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Mobile Malware Leveraging Trusted App and Service Vulnerabilities: McAfee

Cybercriminals are increasingly abusing flaws in trusted mobile apps and services in an effort to distribute malware, McAfee Labs revealed in a threat report published on Tuesday.

McAfee's report provides three examples of malicious applications exploiting features and vulnerabilities in legitimate apps and services. The first example details how an app offered on Google Play automatically downloaded, installed, and launched other apps without a user’s permission. The application in question, detected as Android/BadInst.A, helped the attackers make a profit through a pay-to-download scheme, but it could have been used just as easily to download malware.

A different threat, a Trojan detected as Android/Waller.A, was found exploiting a security hole in the Visa QIWI Wallet digital wallet service to steal money from victims. The final example provided by McAfee is a piece of malware (Android/Balloonpopper.A) designed to exploit an encryption weakness in WhatsApp to intercept users' conversations and photos.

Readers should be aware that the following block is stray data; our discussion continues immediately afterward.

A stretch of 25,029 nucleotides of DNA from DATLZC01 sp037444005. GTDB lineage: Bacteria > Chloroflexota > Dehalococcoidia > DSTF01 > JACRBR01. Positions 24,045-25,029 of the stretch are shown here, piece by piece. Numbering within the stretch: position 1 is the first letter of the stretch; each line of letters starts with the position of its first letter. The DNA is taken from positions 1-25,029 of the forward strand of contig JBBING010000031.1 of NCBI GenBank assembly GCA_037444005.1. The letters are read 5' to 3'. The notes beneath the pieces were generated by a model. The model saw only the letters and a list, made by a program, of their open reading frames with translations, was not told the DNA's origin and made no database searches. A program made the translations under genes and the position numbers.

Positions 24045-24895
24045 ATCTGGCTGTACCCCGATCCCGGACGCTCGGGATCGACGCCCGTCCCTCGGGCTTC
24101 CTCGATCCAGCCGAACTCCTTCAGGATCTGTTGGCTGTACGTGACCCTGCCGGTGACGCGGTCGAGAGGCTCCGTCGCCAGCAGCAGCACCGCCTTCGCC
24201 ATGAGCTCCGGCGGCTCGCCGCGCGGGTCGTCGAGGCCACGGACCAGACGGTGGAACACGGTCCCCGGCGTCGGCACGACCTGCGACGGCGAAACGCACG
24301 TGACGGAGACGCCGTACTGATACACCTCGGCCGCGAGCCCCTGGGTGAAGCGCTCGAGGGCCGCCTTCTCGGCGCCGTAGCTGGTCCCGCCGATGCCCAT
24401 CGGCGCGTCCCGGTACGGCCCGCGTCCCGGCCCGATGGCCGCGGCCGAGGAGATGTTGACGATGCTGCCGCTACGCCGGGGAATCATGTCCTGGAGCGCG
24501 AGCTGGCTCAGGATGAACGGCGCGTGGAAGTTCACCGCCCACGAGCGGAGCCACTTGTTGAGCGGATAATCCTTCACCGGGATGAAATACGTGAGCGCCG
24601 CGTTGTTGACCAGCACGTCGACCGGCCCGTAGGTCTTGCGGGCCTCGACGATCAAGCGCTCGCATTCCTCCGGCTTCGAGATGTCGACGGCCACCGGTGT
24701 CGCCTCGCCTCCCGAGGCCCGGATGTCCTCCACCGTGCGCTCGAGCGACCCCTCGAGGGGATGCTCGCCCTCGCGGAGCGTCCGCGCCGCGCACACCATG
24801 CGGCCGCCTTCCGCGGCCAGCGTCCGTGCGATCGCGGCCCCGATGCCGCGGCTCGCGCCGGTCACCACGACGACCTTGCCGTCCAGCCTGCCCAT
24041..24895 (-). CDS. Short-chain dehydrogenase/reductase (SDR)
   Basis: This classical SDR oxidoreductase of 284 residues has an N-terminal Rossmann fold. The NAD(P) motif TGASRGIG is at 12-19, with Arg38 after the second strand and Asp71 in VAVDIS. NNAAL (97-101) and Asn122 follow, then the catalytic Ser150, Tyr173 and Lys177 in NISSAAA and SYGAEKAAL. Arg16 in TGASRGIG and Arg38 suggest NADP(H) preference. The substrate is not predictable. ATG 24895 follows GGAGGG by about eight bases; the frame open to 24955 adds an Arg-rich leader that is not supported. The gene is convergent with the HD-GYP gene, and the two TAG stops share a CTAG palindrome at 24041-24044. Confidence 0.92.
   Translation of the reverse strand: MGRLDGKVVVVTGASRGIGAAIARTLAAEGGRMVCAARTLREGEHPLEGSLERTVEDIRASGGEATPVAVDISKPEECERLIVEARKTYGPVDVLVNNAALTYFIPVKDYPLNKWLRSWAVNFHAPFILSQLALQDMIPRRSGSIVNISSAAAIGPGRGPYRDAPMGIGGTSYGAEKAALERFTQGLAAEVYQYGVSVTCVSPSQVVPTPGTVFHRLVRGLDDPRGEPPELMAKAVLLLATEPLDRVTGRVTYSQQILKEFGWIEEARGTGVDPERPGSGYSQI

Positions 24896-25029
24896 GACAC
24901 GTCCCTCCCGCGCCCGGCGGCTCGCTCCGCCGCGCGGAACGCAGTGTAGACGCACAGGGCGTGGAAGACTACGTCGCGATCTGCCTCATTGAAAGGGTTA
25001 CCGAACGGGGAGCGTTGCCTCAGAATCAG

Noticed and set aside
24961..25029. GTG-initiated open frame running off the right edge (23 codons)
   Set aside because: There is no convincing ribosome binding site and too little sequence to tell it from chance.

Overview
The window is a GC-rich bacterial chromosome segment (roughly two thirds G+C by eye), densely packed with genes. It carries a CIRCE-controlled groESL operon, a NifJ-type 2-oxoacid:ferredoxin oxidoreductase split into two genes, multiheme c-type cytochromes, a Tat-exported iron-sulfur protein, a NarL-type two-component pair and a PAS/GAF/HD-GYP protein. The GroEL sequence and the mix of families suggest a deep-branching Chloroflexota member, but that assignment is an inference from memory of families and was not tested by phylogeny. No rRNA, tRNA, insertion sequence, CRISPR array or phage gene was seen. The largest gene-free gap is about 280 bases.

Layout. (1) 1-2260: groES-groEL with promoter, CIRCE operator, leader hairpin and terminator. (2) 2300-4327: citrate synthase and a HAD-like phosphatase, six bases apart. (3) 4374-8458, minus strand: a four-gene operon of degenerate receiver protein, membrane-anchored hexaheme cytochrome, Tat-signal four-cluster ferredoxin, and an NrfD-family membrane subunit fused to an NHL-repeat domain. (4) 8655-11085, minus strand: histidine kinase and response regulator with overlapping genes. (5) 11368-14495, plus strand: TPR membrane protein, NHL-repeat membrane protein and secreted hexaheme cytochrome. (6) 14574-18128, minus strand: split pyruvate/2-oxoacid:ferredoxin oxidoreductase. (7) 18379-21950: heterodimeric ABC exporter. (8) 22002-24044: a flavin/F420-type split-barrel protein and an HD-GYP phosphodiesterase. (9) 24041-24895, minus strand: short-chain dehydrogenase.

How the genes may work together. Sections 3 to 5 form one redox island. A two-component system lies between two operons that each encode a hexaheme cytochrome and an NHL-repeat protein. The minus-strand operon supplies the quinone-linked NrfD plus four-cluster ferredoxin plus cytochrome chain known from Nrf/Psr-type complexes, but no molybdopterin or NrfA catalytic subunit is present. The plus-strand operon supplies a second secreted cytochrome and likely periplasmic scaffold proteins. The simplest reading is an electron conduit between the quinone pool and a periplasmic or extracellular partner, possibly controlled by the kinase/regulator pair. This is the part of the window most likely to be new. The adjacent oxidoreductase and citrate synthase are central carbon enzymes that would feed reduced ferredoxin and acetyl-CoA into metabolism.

Cybercriminals are also leveraging the popularity of various mobile applications to achieve their goals. McAfee analyzed 300 clones of the Flappy Bird game and found that close to 80% of them contained malware. The rogue apps have been designed to make calls, track geolocation, harvest contact information, and send and receive SMS messages without the user's permission.                                                             

According to McAfee, the total number of mobile malware samples increased by 167% between Q1 2013 and Q1 2014. In the first quarter of 2014, over 750,000 new unique samples were detected by the company.

“We tend to trust the names we know on the internet and risk compromising our safety if it means gaining what we most desire,” noted Vincent Weafer, senior vice president for McAfee Labs.

“The year 2014 has already given us ample evidence that mobile malware developers are playing on these inclinations, to manipulate the familiar, legitimate features in the mobile apps and services we recognize and trust. Developers must become more vigilant with the controls they build into these apps, and users must be more mindful of what permissions they grant.”

The complete McAfee Labs Threats Report: June 2014 is available online.

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Eduard Kovacs is a contributing editor at SecurityWeek. He worked as a high school IT teacher for two years before starting a career in journalism as Softpedia’s security news reporter. Eduard holds a bachelor’s degree in industrial informatics and a master’s degree in computer techniques applied in electrical engineering.